Realize that your personnel are your biggest resource. Staff are the most important part of any business. Without the people who run the day-to-day operations, you would not have a business. Respect them, listen to them and never ever be late with their payroll!
Know that education is not interchangeable with experience. In many professions, education is a must to get into a career, and in others, it’s not. Don’t just hire someone because they had good grades or an Ivy League degree. Instead, search out and allow people with experience into your company. You may be surprised how much more they bring to the table in a short time.
Take responsibility. Treat the company assets, liabilities and resources like they are your own. When you own them, you tend to protect them. You will be more aware of your department’s culture, its workload and spending habits, as well as the effect every aspect of the department has on the company.
You do not need to be a superhero anymore. Superheroes are for TV, not the business world. Remember, very few people can do everything and do it all well. Being a businessperson, parent, PTA president, Rotary chair and the company clown are great – but the time, work and stress are not healthy for anyone. Sit down with your family, team and supervisor to talk it through. Tell them your priorities and how you feel you can best use your time. Give yourself permission that you do not have to be all and do everything all the time!
Know your priorities. Priorities are the things that give life meaning and purpose. They drive you to a successful goal. Once you name your priorities, you can start using them to manage your work, as well as your home life. You can focus on the preference and quit wasting time. Get started by making a list of five to seven. That should be manageable. When you keep them in mind as you go about your day, you should find that decisions become easier, your time is freed up and your mind is clearer.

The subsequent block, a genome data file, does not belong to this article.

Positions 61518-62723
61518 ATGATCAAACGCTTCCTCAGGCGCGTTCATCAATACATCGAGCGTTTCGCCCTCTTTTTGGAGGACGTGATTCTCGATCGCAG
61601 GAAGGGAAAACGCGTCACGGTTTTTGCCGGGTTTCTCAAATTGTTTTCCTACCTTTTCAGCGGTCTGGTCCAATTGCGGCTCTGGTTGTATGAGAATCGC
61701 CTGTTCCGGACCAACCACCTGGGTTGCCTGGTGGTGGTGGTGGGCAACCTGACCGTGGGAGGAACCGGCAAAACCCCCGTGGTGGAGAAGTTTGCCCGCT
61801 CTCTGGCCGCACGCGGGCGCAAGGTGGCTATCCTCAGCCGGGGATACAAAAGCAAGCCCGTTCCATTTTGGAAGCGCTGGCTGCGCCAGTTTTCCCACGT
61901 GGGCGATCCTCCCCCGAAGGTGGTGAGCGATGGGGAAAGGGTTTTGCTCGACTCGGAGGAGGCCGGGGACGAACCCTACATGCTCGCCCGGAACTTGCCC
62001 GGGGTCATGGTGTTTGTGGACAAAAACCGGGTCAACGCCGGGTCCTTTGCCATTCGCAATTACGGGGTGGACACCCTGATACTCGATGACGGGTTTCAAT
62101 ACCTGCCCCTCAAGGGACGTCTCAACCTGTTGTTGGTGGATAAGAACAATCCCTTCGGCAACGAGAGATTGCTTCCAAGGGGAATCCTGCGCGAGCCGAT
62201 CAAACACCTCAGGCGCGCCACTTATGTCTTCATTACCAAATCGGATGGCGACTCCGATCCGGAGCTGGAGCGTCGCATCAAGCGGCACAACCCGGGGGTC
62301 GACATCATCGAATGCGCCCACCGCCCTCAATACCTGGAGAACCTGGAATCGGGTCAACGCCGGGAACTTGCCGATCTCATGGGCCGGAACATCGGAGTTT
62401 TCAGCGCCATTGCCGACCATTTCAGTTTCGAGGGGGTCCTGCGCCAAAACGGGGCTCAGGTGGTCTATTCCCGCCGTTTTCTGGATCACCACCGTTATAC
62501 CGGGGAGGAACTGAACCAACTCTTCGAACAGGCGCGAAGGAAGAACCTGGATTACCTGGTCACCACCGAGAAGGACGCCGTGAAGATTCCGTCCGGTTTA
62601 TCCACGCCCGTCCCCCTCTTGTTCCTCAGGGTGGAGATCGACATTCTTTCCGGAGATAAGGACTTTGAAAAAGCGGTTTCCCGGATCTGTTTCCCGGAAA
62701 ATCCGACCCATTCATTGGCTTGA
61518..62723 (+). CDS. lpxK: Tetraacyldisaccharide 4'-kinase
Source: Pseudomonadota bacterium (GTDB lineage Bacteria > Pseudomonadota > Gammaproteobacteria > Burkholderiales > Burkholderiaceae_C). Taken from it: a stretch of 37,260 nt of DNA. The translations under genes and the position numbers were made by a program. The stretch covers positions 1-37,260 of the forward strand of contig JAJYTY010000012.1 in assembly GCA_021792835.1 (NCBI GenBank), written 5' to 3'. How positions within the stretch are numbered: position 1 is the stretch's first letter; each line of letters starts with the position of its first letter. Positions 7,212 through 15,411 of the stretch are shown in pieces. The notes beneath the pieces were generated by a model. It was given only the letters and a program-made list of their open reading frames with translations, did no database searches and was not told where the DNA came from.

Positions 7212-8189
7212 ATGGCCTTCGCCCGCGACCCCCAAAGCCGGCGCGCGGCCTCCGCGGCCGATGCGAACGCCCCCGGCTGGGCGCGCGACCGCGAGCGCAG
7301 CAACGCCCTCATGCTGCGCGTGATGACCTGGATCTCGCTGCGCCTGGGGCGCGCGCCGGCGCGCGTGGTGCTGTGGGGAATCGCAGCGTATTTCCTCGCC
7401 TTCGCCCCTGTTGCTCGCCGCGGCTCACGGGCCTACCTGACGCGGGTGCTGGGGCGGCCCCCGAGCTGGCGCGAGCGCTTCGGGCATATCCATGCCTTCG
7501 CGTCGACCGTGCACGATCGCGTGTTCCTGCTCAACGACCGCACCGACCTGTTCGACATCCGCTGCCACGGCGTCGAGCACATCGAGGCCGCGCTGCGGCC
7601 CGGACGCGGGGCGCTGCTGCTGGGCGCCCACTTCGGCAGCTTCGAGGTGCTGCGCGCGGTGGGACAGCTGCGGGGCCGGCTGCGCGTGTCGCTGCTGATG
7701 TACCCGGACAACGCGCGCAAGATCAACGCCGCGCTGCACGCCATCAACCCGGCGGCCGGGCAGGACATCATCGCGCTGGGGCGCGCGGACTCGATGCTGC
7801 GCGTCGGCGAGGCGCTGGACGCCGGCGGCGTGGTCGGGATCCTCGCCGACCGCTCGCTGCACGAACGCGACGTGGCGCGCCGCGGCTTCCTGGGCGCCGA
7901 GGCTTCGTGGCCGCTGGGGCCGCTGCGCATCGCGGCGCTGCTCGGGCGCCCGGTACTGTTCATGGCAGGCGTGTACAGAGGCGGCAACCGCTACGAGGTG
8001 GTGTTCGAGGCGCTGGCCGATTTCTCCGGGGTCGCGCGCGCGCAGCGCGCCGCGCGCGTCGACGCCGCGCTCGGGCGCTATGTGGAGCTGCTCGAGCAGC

You cannot pull the wool over their eyes (very long). Every employee, department and company has stuff they want to hide from their superiors, department heads or whole staff. Generally, the small stuff does not matter; go ahead and keep it to yourself. The big stuff you can only hide for a bit. It comes out. Don’t start telling lies, thinking people won’t find out. It causes a lot of worry and stress.
Let your gut help guide your decisions (sometimes). We all have gut feelings, and we need to use them at work more often than we do. In the world of recruiting, I have learned to use that sense when hiring for myself or my clients. I use it when negotiating with vendors or going after new business, too. To me it is a feeling in the pit of my stomach. It hurts when I think of whatever the subject is, and I’m usually trying to make it a positive thing when it truly is a negative one. Think long and hard when you have the feeling!
The customer may not always be right, but they are always the customer. We all have had customers who were not right. Perhaps you could not please them, no matter what. It happened to me. I could not fire my customer and had to resolve the issue. My team and I sat down and brainstormed. First things first, we remembered who paid the bills. Once we kept in mind that the customer was not leaving and I could not assist them, it was easy. My counterpart took over the account. Moral of the story: Don’t be reactionary, talk it out with your team, make a plan and save the business.
Be grateful. Count your blessings every day. First, be proud of yourself for the things you have accomplished. Give yourself a daily affirmation. Say thank you! Don’t forget to say “good job” or give a “woot-woot” to those around you who have helped accomplish your goals, small or large. Remember, everyone matters – the kids, teachers, nurses and docs, your co-workers, staff and boss. Be grateful to your customers, your vendors and all who affect your daily business life. Writing a reminder of what/who to be grateful for is a good idea.
Listen, learn and laugh with those around you. I hire smart people! Some are much smarter than me, many younger than me. I have learned to listen to all of them instead of being the center of attention and telling them how “we used to do things.” When I started listening, I learned so much. I learned what motivates younger people. I learned a great deal about technology and why they prefer texting. They learned a little, too. They have learned that their leaders can listen, learn and provide them with information. Most importantly, we all learned to respect one another and laugh together.
A career pivot for a former human resources professional resulted in Bosky’s Vegan Grill; Neverending Game Store LLC made its second move in as many years; and Mercy Springfield Communities added a second Queen City clinic focused on sports rehabilitation and performance improvement.